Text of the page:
I pay $200/hr. My atty is deeply connected to tax atty and tax accountants and fundamentally understands when to bring one in. It really isn’t all that necessary. If you find yourself spending several hours creating cool deal structures, you are probably wasting time.

    My ramblings. Best wishes in the hunt! I’ve paid $200-$625/hr for legal counsel as a small business owner. I love talking to the really expensive guys, but find they don’t get much done for me. The few thousand dollars worth of difference is really minute in the overall scheme of your business – your peace of mind is paramount. I dare say finding a solid individual attorney who can get to know you, but doesn’t need you as a client, is the best kind.

  7. 7 Aruni said at 6:46 PM on January 21st, 2008:

    Thanks for the great and thoughtful comment Kate! I liked your blog and found interesting your recent post on Entrepreneurs and Angel investors.

    $200/hr is an outstanding rate for a good attorney! Where do you live? Here in Austin (a high-tech town) I haven’t run into a lawyer with that kind of rate with the 20+ years experience. :-)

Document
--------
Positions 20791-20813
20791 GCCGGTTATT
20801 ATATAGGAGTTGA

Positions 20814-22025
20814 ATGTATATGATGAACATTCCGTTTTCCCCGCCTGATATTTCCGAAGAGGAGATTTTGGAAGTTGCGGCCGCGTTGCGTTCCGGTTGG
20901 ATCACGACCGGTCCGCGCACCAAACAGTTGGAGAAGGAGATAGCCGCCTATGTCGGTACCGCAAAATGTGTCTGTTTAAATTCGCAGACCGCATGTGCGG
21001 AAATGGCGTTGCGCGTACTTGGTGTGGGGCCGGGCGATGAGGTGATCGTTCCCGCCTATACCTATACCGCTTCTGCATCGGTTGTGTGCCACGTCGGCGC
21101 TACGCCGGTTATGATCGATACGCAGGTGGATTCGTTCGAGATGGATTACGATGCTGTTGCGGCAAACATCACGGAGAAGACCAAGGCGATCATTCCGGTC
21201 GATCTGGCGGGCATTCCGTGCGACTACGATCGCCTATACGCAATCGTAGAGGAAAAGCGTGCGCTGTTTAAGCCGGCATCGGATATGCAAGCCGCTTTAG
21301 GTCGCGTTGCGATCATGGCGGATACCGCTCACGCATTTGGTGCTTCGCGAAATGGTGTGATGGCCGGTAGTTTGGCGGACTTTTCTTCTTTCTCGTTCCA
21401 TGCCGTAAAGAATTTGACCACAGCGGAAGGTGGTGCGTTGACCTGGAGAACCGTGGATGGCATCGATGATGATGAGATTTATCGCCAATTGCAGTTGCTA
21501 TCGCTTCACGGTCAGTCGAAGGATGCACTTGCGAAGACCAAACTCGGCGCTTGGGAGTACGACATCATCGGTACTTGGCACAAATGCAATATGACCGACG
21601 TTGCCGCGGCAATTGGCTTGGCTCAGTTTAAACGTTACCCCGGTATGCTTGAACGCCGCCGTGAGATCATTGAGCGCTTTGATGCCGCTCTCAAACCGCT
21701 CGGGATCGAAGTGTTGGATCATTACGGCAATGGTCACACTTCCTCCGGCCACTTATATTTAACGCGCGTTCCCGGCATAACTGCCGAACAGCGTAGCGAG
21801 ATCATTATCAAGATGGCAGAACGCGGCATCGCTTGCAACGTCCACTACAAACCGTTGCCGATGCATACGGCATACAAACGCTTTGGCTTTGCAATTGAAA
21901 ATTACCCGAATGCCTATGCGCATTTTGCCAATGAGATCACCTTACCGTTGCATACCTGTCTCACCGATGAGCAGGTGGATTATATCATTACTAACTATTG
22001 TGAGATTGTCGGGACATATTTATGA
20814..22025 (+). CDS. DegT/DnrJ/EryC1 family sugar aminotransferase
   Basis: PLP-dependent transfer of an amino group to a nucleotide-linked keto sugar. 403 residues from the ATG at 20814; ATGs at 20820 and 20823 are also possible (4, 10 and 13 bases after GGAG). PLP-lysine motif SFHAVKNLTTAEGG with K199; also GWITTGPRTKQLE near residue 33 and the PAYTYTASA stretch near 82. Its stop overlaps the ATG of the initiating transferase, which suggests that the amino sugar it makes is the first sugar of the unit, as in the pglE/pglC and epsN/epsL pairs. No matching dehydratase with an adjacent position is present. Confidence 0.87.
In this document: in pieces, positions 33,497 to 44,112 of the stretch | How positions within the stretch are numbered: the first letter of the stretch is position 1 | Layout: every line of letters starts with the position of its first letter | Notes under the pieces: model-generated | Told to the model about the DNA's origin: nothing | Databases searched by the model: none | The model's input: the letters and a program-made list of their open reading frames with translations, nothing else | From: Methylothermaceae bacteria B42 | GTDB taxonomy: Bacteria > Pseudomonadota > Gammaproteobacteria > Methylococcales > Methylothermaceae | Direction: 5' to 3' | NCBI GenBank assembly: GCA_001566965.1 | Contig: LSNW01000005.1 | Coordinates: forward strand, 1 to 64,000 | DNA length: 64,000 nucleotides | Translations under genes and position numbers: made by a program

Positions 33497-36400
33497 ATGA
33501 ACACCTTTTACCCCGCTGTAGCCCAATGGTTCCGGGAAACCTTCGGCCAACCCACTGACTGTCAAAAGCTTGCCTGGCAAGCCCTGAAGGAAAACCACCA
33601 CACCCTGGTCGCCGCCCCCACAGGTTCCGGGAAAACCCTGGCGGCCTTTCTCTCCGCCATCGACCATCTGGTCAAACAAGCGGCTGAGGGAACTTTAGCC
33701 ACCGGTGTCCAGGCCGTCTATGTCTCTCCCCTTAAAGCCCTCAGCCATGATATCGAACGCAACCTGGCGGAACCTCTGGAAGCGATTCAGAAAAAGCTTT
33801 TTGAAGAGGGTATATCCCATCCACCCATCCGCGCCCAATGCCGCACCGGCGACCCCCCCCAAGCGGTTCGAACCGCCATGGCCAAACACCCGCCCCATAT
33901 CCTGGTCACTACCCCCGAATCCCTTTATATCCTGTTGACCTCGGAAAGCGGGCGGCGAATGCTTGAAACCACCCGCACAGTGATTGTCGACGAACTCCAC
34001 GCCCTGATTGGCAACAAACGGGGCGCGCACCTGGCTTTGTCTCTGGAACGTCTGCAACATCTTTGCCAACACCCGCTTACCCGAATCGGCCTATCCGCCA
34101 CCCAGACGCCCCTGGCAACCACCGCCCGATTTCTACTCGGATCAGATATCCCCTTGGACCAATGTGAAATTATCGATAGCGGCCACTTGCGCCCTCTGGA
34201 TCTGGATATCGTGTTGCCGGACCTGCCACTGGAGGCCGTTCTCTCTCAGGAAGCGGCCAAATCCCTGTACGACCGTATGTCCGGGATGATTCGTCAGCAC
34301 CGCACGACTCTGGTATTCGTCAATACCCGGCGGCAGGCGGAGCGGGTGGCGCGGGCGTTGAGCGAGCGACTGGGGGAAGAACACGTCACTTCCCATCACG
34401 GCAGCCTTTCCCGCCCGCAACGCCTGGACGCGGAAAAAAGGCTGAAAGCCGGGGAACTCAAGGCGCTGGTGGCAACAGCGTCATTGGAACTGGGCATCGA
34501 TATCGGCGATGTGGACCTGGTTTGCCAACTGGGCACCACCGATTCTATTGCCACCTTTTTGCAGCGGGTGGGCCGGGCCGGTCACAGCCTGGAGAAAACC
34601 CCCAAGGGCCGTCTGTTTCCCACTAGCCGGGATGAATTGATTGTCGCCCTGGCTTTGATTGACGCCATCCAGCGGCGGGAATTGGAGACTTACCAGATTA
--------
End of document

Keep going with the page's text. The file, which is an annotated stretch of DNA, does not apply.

8. 8 thom singer said at 9:29 PM on January 21st, 2008:

    Aruni –

    I spent 4 years as the marketing / business development manager for a group of technology focused corporate attorneys. The thing I learned is that picking your attorney is like picking your spouse. You need to find one that you will like during the good times and the bad times.

    Experienced and specialized attorneys are very expensive, but many of them will work with you to discount or defer fees if they believe in what you are doing.

    I suggest you talk to three or four attorneys who have experience with start ups who come from different firms who are tech friendly. You will find that you will quickly make a “love connection” and know the right choice.

    If you do not feel that connection, keep looking. Much like choosing a spouse, if you settle you will regret it later.


  9. 9 Aruni said at 10:13 PM on January 22nd, 2008:

    Hi Thom – good advice. That’s a tall order. Took me quite some time to decide to marry my husband. Don’t think I can get rid of him that easy. :-)

  10. 10 Tony K said at 4:51 PM on January 23rd, 2008:

    Hi Aruni, do you have an email that I can reach you at?


  11. 11 Aruni said at 5:51 PM on January 23rd, 2008:

    Hi Tony – you can always send me an email at blogger at babblesoft dot com. Address should be on the About page. I’ll do my best to write back. :-)